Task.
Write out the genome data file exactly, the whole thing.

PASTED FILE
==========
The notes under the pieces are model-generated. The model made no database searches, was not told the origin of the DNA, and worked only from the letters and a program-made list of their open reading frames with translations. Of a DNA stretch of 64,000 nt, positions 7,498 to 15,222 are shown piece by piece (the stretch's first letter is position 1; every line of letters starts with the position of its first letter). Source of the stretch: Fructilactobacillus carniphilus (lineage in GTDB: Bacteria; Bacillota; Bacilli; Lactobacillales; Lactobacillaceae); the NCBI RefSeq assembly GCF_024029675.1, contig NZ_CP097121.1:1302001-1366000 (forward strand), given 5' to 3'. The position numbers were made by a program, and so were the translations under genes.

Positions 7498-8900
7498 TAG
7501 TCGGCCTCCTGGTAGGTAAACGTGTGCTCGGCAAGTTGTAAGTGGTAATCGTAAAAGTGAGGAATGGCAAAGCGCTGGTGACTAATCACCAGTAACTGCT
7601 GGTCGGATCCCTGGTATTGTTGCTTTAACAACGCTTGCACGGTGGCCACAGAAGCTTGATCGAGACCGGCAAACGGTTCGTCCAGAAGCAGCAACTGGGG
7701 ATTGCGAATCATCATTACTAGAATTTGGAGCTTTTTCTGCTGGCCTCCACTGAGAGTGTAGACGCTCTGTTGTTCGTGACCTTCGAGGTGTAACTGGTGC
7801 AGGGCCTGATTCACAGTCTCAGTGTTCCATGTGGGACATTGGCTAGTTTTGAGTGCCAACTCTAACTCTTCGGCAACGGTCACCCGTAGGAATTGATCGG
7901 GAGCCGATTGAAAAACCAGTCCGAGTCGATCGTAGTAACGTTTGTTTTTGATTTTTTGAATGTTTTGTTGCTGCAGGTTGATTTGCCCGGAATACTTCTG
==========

The notes under the pieces are model-generated. The model made no database searches, was not told the origin of the DNA, and worked only from the letters and a program-made list of their open reading frames with translations. Of a DNA stretch of 64,000 nt, positions 7,498 to 15,222 are shown piece by piece (the stretch's first letter is position 1; every line of letters starts with the position of its first letter). Source of the stretch: Fructilactobacillus carniphilus (lineage in GTDB: Bacteria; Bacillota; Bacilli; Lactobacillales; Lactobacillaceae); the NCBI RefSeq assembly GCF_024029675.1, contig NZ_CP097121.1:1302001-1366000 (forward strand), given 5' to 3'. The position numbers were made by a program, and so were the translations under genes.

Positions 7498-8900
7498 TAG
7501 TCGGCCTCCTGGTAGGTAAACGTGTGCTCGGCAAGTTGTAAGTGGTAATCGTAAAAGTGAGGAATGGCAAAGCGCTGGTGACTAATCACCAGTAACTGCT
7601 GGTCGGATCCCTGGTATTGTTGCTTTAACAACGCTTGCACGGTGGCCACAGAAGCTTGATCGAGACCGGCAAACGGTTCGTCCAGAAGCAGCAACTGGGG
7701 ATTGCGAATCATCATTACTAGAATTTGGAGCTTTTTCTGCTGGCCTCCACTGAGAGTGTAGACGCTCTGTTGTTCGTGACCTTCGAGGTGTAACTGGTGC
7801 AGGGCCTGATTCACAGTCTCAGTGTTCCATGTGGGACATTGGCTAGTTTTGAGTGCCAACTCTAACTCTTCGGCAACGGTCACCCGTAGGAATTGATCGG
7901 GAGCCGATTGAAAAACCAGTCCGAGTCGATCGTAGTAACGTTTGTTTTTGATTTTTTGAATGTTTTGTTGCTGCAGGTTGATTTGCCCGGAATACTTCTG